How to get them writing

I have an uncomfortable relationship with writing, I mean I know it’s important, parents are always asking me if they do plenty of writing – especially those of higher level or English speaking students – it is one of those areas where there’s always progress to be made, or so it would seem.

It’s just soooo boring, sitting there watching them write, or worse, hovering over their shoulder and correctly every mistake as it comes out of their pen. I just feel like it’s a cop out, to have them working while I sit there twiddling my thumbs.

So, here’s a few things to make it less tedious, for all concerned:

5 Minute Sprints

A great way to activate vocabulary or evaluate students’ needs at the start of a topic, or revise what was done in a previous lesson. Just write up the title and ask students to write as much as they can in 5 minutes. As I’m really lazy  into self- and collaborative correcting, after the time is up I have a nip round and look at the work, and then write up fake examples of common errors on the board for the class to correct together, or I remind students of some forgotten rules and ask everyone to correct at least three things in their text, or add three adjectives, or find synonyms for certain words, like nice, good, bad, interesting…

Collaborative Writing

Get students to write a text together, sharing ideas etc. In a group one of them can be Brains, Dico-boy, Grammar Guru, the Punctuation Posse, whatever you need, play on their strengths. This is a great way to get students with learning difficulties involved in writing, and it takes the trauma out of individual production.

The Reverse Reading Comprehension

This is a great activity for collaborative writing, it’s also a brilliant idea if you’re filling in at the last moment. Give the students a set of reading comp questions, either from a text or just make them up, then ask them to write the text to fit the questions. Explain they can make it as difficult or easy as they like, for example they don’t have to say “Paul is 72”, they could say he is a pensioner, using his bus pass, or mention a some famous event that happened when he was, say 30.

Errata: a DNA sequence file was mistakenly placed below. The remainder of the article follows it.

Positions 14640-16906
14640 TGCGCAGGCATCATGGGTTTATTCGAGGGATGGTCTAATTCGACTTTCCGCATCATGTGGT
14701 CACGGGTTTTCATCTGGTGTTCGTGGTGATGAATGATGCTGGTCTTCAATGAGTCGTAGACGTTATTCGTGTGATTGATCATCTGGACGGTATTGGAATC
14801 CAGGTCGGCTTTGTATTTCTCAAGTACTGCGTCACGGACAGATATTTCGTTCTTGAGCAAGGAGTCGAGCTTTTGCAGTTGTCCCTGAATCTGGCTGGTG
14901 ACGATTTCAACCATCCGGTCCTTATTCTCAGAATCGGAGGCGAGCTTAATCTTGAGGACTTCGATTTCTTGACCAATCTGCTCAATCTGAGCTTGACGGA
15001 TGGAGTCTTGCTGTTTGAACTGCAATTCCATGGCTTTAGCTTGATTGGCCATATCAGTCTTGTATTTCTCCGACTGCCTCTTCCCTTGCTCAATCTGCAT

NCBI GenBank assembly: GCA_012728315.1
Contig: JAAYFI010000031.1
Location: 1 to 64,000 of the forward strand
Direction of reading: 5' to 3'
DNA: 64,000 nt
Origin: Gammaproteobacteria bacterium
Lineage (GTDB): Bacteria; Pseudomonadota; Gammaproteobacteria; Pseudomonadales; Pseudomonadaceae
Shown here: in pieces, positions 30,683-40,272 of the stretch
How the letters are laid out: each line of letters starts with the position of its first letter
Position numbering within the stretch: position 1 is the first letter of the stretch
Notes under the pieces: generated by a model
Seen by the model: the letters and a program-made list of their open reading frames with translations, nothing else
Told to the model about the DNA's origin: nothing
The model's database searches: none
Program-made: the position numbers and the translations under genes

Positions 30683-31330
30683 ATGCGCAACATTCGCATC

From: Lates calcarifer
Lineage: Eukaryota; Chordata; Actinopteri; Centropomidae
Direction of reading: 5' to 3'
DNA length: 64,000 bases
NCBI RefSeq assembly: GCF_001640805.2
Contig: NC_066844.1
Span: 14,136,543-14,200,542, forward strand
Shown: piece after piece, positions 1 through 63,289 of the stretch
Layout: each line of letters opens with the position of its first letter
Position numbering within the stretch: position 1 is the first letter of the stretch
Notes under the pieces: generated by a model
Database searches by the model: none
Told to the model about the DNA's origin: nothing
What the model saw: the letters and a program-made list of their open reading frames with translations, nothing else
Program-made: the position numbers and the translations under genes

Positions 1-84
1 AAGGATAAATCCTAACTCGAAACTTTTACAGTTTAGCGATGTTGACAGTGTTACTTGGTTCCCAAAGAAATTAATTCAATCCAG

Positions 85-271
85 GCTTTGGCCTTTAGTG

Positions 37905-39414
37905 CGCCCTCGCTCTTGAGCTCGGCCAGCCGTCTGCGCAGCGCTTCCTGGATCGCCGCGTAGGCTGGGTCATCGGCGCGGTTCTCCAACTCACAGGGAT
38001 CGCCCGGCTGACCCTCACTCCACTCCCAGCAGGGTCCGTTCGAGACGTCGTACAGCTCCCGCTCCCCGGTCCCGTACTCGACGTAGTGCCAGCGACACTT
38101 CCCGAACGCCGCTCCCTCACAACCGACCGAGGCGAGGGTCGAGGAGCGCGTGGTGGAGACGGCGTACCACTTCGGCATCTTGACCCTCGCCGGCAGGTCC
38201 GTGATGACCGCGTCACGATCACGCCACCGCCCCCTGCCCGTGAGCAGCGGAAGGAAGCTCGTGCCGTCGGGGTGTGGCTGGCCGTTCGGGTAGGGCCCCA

Once they’ve finished and checked their work, they swap with other groups, answer the questions and give them back to be marked by the “author” group. If the questions were from a text you can always finish the lesson by giving them the original, or ask them to read it at home.

Try see it this way

Some of the writing tasks can be too simple for higher level students, so try and shake things up a little, when students are asked to write a letter or a review, any text, give them the instructions as usual and add one final one… and write it from the viewpoint of the head, an old lady, etc. Another thing you can do is give everyone their “character” on a post-it, when students have finished writing they read each others and guess where they were coming from.

Collaborative Feedback

I got this idea from a workshop but can’t remember whose, so if it’s yours please shout out so I can credit you!

After the students have written their work stick it up on the walls, everyone goes round reading the work and stick post-its on it which note things the students liked or though were good. Another variation is to give them highlighter pens and as them to highlight good parts.

If you want to “correct” as well as giving positive feedback then I suggest students write grammar reminders or correct spellings on the board, NOT on the original work, and let students keep all the positive things about their work.


You’ve probably played this yourself. Give each student or pair a piece of paper, and ask them to complete a first phrase, “It was Sunday morning, the weather was_____, and (name of someone) was _____(what were they doing).

They then fold the sheet to hide their work and pass it to their neighbour. Continue the story for as long as you like, being sure to give them a framework to keep things “logical”. When this has gone on long enough ask them to open it out, and you’ll probably end up in fits of laughter!

Jazzed up Journals

Rather than just writing an informative text about a place or country, my colleague Genial Deutsch asks them to write their “road trip diary”. They can add tickets, boarding passes, souvenir postcards (real or invented) and I think it’s a brilliant way to personalise written work.

The Cop Out!

If a student finishes early then they pick a card from my fast finishers box and write their answers while they wait for the others to finish an activity.

Please feel free to share your ideas below


About fabenglishteacher

enjoying sharing learning
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